This shifting of texture is less sustained in Super Mario Odyssey, but it's still there every time you control a new enemy. Unlike Edith Finch, which is trying to augment its narrative force, Super Mario Odyssey is trying to stimulate the player's creativity. To that end, it gives you a wide move set that changes depending on the level you're in, presents you with problems whose solutions range from free-form to highly specific. It encourages you to learn the full scope of what you can do, and then sets you loose to apply them as you please. And in the same way Edith Finch's sensory variety makes it rewarding to explore the Finch house, Super Mario Odyssey makes it rewarding to act on your curiosity. It's also relentlessly positive, from obvious touches like the punchy music and animation whenever you get a moon to smaller ones like applause that plays whenever you collect a lot of coins in a row. 

Regarding consequence:
The Legend of Zelda: Breath of the Wild
Night in the Woods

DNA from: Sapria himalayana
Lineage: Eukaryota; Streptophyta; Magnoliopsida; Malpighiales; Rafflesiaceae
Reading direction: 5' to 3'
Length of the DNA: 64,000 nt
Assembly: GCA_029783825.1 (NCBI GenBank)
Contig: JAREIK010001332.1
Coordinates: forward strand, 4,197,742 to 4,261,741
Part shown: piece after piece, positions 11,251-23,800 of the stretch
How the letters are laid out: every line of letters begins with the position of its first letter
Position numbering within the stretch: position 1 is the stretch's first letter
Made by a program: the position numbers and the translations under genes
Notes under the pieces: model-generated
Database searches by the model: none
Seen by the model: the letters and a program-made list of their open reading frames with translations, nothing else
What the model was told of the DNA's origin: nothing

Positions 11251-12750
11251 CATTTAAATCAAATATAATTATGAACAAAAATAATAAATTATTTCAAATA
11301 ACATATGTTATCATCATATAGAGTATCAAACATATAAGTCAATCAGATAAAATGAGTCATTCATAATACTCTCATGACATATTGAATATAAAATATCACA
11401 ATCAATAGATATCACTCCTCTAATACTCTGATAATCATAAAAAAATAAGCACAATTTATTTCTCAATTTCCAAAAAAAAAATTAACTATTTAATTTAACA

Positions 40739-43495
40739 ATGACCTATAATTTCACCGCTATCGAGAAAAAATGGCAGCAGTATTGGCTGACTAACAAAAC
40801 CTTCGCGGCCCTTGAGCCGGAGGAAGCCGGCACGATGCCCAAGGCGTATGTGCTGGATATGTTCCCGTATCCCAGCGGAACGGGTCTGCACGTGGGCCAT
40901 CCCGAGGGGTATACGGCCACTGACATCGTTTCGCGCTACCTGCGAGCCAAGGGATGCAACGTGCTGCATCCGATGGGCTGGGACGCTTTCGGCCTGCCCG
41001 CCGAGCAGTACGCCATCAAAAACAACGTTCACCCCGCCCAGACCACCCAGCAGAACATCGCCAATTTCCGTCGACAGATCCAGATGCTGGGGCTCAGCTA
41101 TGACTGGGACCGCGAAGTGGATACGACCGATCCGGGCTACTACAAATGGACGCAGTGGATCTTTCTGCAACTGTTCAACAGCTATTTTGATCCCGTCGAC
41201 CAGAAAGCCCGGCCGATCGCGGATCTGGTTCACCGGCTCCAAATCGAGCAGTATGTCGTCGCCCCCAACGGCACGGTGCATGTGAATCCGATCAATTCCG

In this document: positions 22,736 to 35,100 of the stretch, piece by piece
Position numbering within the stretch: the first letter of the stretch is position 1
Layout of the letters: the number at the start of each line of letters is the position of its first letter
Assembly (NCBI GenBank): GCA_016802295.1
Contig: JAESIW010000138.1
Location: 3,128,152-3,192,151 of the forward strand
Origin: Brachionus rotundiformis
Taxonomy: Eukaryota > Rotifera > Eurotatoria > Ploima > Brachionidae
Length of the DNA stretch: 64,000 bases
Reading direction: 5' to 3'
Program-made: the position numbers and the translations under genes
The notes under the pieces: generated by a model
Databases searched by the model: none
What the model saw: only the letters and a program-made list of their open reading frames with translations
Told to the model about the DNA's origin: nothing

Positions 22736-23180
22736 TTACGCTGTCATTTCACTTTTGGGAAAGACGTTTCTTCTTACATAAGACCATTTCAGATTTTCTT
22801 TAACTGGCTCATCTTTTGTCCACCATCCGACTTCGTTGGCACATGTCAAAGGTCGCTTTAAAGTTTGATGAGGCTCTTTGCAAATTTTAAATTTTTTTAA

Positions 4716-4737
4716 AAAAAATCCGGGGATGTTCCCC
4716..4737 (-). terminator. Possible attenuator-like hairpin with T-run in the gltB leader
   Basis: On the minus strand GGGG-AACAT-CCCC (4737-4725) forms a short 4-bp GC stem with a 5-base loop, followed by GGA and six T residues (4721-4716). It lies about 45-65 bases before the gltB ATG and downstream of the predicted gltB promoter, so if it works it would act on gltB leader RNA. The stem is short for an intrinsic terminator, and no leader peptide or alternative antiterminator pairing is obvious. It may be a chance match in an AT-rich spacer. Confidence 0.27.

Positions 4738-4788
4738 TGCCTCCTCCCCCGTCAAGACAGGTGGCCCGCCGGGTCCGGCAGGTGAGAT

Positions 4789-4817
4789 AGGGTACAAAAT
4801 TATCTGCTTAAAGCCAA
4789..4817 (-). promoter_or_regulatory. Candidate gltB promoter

These games could scarcely be more different. They have less in common than Edith Finch and Super Mario Odyssey do, and those games only resemble each other in one very specific respect. Breath of the Wild is an open-world RPG that gives the player so much freedom they could run away from the final boss. Night in the Woods does give the player a measure of control over the story they see, but that story is composed of vignettes that always go the same way. Breath of the Wild's Link has no memories, and the personality traits he displays in dialogue options and animations are childlike and utilitarian. He's largely a blank slate whose will is defined by the player's will. Night in the Woods, meanwhile, is defined by the strength of the main character Mae's personality: the story's conflict, and the limits of what can happen in it, are all set by her. I group these games together because they were by far my two favorite games to come out last year, and they both appealed to me because of how they handle the concept of the player's choices having consequence.